One of the largest misconceptions that Dodge said the church faced in organizing this project was the image that many people had in their minds about who would be staying at the shelter. “To many folks, the face of the homeless is the dirty man in rags, someone who is on drugs or drinking, or mentally ill, people sleeping on the ground or on a park bench,” wrote Dodge in an email. “They don’t see the woman who fears for her safety at night, who has skills to get a job if she could catch a break, who is motivated and actively seeking resources to get herself out of her predicament.” Dodge and St. Andrew’s made efforts to educate neighbors on the many faces of homelessness in Denver. “When we tell people that part of the benefit of getting into the village is having an address so they can get a job, people are kind of surprised,” said Dodge. “That thought never occurred to them.”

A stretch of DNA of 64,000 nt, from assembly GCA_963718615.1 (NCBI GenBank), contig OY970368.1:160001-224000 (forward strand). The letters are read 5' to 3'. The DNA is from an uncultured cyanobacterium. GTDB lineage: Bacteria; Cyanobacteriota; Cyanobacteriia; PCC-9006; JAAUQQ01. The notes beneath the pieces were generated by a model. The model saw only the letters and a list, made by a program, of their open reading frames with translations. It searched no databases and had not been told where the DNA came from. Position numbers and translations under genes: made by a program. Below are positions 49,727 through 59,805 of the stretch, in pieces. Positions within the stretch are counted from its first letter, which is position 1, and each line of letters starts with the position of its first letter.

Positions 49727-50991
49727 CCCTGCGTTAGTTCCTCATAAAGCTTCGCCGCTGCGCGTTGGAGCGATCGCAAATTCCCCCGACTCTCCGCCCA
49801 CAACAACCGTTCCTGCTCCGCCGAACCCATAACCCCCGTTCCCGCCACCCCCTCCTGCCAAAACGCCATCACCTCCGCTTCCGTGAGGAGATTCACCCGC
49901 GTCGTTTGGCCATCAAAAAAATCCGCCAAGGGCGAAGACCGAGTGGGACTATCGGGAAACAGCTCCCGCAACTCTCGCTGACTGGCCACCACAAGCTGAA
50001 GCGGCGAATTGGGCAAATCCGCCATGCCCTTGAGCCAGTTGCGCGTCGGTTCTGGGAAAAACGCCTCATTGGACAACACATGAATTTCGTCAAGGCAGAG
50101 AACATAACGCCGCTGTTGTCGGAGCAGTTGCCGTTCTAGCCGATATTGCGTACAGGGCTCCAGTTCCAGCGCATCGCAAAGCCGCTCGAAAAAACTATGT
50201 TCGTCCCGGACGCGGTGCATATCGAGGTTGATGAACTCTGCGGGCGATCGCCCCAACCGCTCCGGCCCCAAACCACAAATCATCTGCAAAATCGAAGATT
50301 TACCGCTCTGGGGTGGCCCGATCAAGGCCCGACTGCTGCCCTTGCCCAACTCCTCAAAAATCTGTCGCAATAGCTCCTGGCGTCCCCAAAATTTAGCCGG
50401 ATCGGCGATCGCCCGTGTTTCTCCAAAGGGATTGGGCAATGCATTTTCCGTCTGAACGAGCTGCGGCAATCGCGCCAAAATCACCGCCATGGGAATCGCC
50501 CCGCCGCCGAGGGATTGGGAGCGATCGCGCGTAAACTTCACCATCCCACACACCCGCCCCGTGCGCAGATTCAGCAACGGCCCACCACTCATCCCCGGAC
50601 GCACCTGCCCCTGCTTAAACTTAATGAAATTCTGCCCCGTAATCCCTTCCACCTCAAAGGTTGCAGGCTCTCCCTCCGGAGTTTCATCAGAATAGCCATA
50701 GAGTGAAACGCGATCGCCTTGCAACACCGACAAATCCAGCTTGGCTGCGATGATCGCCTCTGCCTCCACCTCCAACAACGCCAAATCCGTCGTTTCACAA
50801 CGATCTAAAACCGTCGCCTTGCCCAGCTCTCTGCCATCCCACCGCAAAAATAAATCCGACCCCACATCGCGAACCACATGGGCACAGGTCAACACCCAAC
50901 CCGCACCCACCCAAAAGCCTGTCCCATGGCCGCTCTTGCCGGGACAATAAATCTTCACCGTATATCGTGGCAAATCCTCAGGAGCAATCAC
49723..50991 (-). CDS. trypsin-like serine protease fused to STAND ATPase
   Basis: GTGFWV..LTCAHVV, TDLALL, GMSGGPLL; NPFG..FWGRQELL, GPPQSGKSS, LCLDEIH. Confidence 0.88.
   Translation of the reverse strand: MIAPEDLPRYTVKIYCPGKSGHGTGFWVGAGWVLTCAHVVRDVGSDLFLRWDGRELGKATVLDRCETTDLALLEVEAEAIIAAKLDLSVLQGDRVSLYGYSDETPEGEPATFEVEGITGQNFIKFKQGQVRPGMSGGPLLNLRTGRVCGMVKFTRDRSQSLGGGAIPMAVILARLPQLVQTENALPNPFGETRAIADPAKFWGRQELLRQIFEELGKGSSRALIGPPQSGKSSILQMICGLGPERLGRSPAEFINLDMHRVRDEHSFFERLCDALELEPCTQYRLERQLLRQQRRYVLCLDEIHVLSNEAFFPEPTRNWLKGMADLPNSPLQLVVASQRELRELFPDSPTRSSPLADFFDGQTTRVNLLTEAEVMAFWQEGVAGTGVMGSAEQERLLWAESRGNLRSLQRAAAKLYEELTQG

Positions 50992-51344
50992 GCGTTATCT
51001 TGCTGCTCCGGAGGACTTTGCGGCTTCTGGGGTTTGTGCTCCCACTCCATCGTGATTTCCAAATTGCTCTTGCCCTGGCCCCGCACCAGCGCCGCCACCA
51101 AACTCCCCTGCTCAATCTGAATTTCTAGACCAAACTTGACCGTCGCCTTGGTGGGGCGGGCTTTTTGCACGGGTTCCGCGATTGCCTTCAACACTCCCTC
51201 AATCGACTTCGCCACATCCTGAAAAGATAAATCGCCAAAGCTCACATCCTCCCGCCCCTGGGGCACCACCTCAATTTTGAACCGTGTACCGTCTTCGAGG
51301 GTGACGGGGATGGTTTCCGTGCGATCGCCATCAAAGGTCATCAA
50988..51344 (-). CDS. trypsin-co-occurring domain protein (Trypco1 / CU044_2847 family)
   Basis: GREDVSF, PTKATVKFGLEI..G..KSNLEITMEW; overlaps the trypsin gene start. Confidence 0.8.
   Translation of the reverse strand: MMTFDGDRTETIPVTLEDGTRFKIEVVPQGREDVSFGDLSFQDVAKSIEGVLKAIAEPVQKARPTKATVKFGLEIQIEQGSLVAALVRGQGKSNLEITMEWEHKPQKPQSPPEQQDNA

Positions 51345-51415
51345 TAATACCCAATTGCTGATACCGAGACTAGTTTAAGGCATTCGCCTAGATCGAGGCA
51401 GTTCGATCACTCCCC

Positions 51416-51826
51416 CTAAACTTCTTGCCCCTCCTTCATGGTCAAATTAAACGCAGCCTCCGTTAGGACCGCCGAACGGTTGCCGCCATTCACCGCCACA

According to Dodge the city has been generally supportive of the plan, but because there are not a lot of rules in place for temporary structures like this, current rules and regulations will have to be modified in order for the project to move ahead. St. Andrews expects that to be a three- to six-month process. If all goes according to plan, construction could be underway in May. ■

Meet the Echo

Meet the Echo

By Danielle Krolewicz

The world’s newest street paper is changing lives in Colorado Springs.

January 1 marked the launch of the Colorado Springs Echo, a street paper spearheaded by Raven Canon. After a year of hard work, dedication, networking, and fundraising, Canon published the first installment of the Echo, printing 3,000 copies of the paper. 

Read More